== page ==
Saturday, March 26, 2011

Economic Update

I don't know how many of my readers receive Leopard Capital's newsletter. The last one contains a rather good overview of the current status of the Cambodian economy. For this reason I thought it is worthwhile sharing it with you.


Cambodia's economic recovery continues to gain momentum. Ramping up from a flat 2009 to grow by 5.5% in 2010, the Kingdom is projected to grow by 6-7% in 2011. Core sectors reasserted their strength last year and are posed to build on these gains in 2011: Garment exports surged 26% to a record $3 billion; tourism roared back with 16% growth in arrivals, rising to 2.5 million; Agriculture kicked back in across several sub-sectors with rubber topping growth for the sector at 43%, bringing rubber output to 50,000 tons. Underscoring growth in tourism, ticket sales for Angkor Wat -rated the world's #1 heritage site on - rose around 20%. The airports are now bustling and airlines are planning new flights. Agriculture's gains come from outside and within Cambodia -- sustained, non-speculative demand in commodities will keep demand and prices high while, internally, the opening of several new rice mills and integrated sugar projects signal upgrades to infrastructure and efficiency of the Kingdom's agricultural sector..

Cambodia's wide-open banking sector continues to attract newcomers willing to meet the capital requirement ($34.5 million); the latest entrants CIMB, Bank of China, and ICBC have raised the number of issued licenses to 30. Meanwhile fifteen firms (including our portfolio company ACLEDA Bank) received securities licenses. Two of these firms have already built spacious new securities trading rooms in anticipation of the planned July 2011 launch of the Cambodia stock exchange. The question to answer: will it open on schedule? Only time will tell, but if precedents matter, note that neighboring Laos successfully opened its securities market in January with two fruitfulI POs.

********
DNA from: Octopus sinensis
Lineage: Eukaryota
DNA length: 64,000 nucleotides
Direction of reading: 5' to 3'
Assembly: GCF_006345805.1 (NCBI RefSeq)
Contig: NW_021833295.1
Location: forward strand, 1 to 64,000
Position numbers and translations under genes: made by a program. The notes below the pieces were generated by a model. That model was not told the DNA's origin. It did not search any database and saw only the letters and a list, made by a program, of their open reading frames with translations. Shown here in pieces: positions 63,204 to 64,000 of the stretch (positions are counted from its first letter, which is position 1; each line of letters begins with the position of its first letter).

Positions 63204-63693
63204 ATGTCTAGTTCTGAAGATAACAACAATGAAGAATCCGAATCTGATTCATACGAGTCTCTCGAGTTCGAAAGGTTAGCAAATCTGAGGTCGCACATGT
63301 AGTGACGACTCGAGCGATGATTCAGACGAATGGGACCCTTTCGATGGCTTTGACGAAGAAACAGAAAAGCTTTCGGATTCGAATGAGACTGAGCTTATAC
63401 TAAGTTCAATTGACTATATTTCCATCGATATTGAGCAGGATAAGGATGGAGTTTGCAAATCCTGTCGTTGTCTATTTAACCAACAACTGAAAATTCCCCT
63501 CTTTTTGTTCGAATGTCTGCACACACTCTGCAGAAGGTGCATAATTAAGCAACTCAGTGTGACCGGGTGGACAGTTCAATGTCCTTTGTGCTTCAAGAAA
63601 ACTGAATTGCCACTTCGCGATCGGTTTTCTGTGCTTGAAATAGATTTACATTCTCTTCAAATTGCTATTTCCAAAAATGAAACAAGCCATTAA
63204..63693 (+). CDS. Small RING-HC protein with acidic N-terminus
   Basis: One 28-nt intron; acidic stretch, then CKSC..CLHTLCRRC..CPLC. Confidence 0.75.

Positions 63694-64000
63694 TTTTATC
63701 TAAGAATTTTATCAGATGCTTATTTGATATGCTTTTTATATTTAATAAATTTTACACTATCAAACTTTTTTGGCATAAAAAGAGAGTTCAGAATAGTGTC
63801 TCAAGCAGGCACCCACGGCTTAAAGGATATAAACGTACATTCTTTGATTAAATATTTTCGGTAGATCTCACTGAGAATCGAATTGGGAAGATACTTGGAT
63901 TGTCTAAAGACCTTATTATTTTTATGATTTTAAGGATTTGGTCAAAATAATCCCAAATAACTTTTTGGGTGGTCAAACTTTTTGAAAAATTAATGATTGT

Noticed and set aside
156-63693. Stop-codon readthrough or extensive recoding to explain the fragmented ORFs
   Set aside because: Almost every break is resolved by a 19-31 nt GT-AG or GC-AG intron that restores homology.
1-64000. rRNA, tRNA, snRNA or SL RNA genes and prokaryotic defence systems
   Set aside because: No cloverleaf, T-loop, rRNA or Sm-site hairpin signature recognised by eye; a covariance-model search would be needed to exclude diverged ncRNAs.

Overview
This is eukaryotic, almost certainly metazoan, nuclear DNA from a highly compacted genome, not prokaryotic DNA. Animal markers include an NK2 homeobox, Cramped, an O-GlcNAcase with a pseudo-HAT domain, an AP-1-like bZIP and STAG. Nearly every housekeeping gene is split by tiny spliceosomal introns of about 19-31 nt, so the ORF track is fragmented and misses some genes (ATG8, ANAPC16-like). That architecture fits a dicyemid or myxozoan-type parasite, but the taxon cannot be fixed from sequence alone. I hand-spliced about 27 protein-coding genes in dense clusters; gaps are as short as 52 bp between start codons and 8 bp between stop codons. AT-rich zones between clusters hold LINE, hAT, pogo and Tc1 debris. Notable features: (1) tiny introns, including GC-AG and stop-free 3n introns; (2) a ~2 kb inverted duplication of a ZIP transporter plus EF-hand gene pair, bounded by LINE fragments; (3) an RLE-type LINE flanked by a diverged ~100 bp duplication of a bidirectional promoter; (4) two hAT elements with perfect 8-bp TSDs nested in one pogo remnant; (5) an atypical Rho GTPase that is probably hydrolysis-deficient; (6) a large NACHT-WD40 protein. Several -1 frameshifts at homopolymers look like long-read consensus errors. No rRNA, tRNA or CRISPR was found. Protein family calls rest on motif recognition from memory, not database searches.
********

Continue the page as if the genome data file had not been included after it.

Cambodia continues to make strides in the international arena. The EIU (Economist Intelligence Unit) scored Cambodia as having the second best environment for microfinance in all of Southeast Asia. The UN reported that Cambodia achieved Asia's fastest rise in human development - defined as income, life expectancy and years of schooling - over the past two decades. Cambodia ratified the ASEAN Free Trade Zone with Australia and New Zealand, opening the way for full, free trade with these countries by 2015. Europe extended its "Everything But Arms" tariff free exports for Cambodia, and slashed from 50% to 30% the local content requirement for such exports.

The development of new infrastructure continues and is laying the groundwork for future growth. The ADB-backed $84 million project to renovate Cambodia's decrepit 650 km line has reopened the first section, 120 km from Phnom Penh southward to Kampot. Next will come the Kampot to Sihanoukville Port link, and the northwest line from Phnom Penh to the Thailand border. Separately, China agreed to finance a $700 million new eastern line to connect Phnom Penh to Vietnam, the 250 km "missing link" of the Trans-Asian Railway system. This five year project would slash transport costs and boost Cambodia's agriculture and mining exports to China. Cambodia's port revenues rose 31% in 2010 in sync with the garment sector recovery. The Phnom Penh river port led the growth, as it now feeds Vietnam's new Cai Mep Port, which offers direct connections to the U.S. and Europe. A second river port with over twice the handling capacity is being financed by China and is now 25% complete. As for power, construction has started on a Malaysia-backed 100 MW coal-fired power plant in Sihanoukville and several hydro dams financed by China. In the meantime, new power lines have been strung from Vietnam to Phnom Penh, and blackouts have become rare in our office.

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Anonymous said...

Bo says:

I’m not saying this report is wrong. Actually, it’s sound really good for Cambodia. However, I also love to read the other point of views such as from the Wall Street Journal. Phnom Penh's Economic Progress, but a step backward on political freedom could imperil growth. It's giving me different perspectives.

KJE said...

This report as well as the one from the WSJ show the true economic picture. Nevertheless, we know that about 60% of the population lives in rural areas and do not participate as much in the overall growth. The trickle-down effect takes much longer there.

Where political freedom is curtailed it may endanger growth only if there is unrest within the population. There is no unrest in Cambodia, notwithstanding what the SRP wants to make you believe. Cambodians are happy with the situation as it is now and have no stomach for Tunisia/Egypt-style upheavals. Sam Rainsy is a dreamer.